In light of these concerns our recommendation is that the bill is unnecessary, disproportionate and should not proceed. If the Bill does proceed, amendments are needed, and debate on the Bill should be deferred until the statutory review of the previous amendments has been completed, including by undertaking fulsome public consultation and evidence-based analysis of the effect of the amendments.
Inquiry into the Local Land Services Amendment (Critically Endangered Ecological Communities) Regulation 2019 and Local Land Services Amendment (Allowable Activities) Regulation 2019 - EDO NSW submission
September 2019 - Download submission
These two Amendment Regulations make changes to the Framework that was established by Part 5A of the LLS Act. EDO NSW has ongoing concerns regarding the implementation of the Framework and its ability to ensure the proper management of natural resources consistent with the principles of ecologically sustainable development.
In our view, the Allowable Activities Regulation will further weaken already lax land clearing laws, contribute further to substantial increases in land clearing rates, and put native vegetation and wildlife at risk.
We recommend that the Allowable Activities Regulation be disallowed.
With respect to the CEEC Regulation, we submit that this needs to be considered in the broader context of the recent listing of Monaro Tableland Cool Temperate Grassy Woodland in the South Eastern Highlands Bioregion and Werriwa Tablelands Cool Temperate Grassy Woodland in the South Eastern Highlands and South East Corner Bioregions as critically endangered ecological communities in NSW, and also changes made by the Land Management (Native Vegetation) Code Amendment (Monaro and Werriwa Grassy Woodland Critically Endangered Ecological Communities) 2019.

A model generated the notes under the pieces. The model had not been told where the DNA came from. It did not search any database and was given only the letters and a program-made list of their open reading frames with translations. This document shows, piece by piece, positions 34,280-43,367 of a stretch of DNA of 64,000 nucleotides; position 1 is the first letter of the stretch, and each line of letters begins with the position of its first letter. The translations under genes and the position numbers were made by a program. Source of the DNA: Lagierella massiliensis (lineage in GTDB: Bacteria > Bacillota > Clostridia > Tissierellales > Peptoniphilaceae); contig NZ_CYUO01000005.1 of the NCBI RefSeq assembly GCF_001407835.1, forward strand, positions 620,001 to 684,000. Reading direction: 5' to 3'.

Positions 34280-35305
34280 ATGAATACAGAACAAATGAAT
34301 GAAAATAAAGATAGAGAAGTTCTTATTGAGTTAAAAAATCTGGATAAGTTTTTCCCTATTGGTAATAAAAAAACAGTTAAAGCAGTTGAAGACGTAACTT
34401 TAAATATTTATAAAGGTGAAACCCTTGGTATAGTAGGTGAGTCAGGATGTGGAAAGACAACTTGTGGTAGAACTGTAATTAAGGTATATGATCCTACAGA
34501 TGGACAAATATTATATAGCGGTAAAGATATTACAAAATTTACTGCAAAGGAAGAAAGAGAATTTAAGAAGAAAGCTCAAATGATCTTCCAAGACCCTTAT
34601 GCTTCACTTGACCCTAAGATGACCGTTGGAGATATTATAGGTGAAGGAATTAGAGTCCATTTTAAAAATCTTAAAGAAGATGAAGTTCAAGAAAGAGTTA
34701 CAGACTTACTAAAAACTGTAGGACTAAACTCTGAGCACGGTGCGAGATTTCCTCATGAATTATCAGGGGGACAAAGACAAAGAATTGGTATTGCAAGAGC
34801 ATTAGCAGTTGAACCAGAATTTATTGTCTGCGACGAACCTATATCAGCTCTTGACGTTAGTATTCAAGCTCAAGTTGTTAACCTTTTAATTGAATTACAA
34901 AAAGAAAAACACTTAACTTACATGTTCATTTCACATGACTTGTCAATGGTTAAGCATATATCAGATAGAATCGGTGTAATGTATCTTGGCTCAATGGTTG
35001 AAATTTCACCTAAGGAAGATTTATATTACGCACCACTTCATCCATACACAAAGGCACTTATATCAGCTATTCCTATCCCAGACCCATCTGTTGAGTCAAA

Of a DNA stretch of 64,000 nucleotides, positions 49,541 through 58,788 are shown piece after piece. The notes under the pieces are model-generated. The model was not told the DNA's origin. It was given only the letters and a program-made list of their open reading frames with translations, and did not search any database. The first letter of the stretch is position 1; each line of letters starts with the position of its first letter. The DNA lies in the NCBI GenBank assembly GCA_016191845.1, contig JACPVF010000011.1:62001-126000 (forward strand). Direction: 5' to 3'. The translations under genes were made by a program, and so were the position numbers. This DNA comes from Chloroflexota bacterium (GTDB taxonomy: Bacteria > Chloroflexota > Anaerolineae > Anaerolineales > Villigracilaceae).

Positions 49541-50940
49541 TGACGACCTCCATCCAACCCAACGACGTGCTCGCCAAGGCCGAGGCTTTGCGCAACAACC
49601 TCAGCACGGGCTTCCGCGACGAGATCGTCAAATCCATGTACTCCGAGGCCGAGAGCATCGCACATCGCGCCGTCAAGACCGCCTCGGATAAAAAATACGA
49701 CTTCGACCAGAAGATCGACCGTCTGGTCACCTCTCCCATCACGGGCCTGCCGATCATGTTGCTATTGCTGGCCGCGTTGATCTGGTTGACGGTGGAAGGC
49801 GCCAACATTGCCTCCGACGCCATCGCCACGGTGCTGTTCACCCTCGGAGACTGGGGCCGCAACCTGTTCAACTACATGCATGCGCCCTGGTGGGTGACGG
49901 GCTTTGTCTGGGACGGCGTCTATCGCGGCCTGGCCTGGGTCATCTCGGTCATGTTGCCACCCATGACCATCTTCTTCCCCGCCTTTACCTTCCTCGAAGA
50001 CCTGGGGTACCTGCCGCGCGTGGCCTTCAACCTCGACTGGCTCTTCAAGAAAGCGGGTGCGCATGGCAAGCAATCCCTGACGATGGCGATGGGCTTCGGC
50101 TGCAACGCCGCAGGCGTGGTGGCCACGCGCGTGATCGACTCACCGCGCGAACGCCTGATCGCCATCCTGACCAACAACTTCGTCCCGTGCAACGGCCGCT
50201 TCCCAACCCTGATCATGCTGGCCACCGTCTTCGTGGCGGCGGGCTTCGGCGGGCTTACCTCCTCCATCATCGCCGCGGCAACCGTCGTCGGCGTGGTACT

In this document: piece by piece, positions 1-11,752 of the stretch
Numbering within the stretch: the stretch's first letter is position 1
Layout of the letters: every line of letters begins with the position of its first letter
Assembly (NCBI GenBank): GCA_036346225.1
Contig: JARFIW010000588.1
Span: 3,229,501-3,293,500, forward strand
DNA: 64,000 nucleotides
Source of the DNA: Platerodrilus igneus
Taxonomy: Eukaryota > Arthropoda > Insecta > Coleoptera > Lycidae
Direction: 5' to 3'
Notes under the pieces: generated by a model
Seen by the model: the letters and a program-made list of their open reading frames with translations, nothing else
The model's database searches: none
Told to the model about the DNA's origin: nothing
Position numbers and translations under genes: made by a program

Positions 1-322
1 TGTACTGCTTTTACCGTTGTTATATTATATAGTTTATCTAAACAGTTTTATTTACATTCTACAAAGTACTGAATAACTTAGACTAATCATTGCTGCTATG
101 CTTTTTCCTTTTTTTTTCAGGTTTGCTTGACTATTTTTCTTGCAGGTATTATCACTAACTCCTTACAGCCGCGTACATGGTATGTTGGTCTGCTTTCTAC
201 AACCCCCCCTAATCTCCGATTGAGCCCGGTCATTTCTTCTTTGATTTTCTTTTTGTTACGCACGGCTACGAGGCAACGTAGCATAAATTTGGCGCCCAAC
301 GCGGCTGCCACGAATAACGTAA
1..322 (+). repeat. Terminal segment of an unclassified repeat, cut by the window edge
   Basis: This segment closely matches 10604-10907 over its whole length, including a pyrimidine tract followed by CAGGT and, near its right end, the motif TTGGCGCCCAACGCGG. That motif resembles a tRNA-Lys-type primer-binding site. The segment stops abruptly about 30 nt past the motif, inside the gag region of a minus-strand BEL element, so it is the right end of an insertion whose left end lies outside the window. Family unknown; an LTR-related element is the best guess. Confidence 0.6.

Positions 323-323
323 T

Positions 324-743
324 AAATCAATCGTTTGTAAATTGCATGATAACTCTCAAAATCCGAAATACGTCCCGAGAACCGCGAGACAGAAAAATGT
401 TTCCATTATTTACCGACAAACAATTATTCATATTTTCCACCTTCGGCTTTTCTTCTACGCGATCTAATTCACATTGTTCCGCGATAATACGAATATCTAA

Select Committee into Jobs for the Future in Regional Areas - EDOs of Australia submission
September 2019 - Download
Our submission focuses on the need to establish a well resourced statutory authority to coordinate planning and funding for a just transition for regional communities affected by climate change.
Updating Climate Change Authority Advice on meeting the Paris Agreement - EDOs of Australia submission
August 2019 - Download
EDOs of Australia has made comments on a Climate Change Authority consultation paper about updating policies to meet the Paris Agreement.
In summary, our recommendations are to:
- Provide input into the upcoming review of the Environment Protection and Biodiversity Conservation Act 1999, in relation to the need for a greenhouse gas trigger
- Address the need to consider a just transition for communities affected by climate mitigation
- Include a review of State and Federal policies and laws which currently incentivise or subsidise increased emissions, entrench fossil fuel technologies or delay a just transition;
- Emphasise the need for complementary policies at the State and Commonwealth level
- Include an express strategy to address the unique challenges of mitigating agricultural emissions.
Inquiry into Coal-Fired Power Funding Prohibition Bill 2017 - EDOs of Australia submission
August 2019 - download submission
In our comments on the Coal-Fired Power Funding Prohibition Bill 2017, we argue that public investment in technologies that are driving climate change does not make sense, because:
a) The evidence of impacts of coal-fired power on the climate is unequivocal,
b) Australia has committed to addressing these impacts, and
c) Renewables are a better investment of public funds.
While it should not be necessary to legislate to prohibit contradictory policy decisions, in our view the proposed Bill would provide clarity on this issue, particularly in the absence of other effective regulatory mechanisms to drive a transition away from fossil fuels.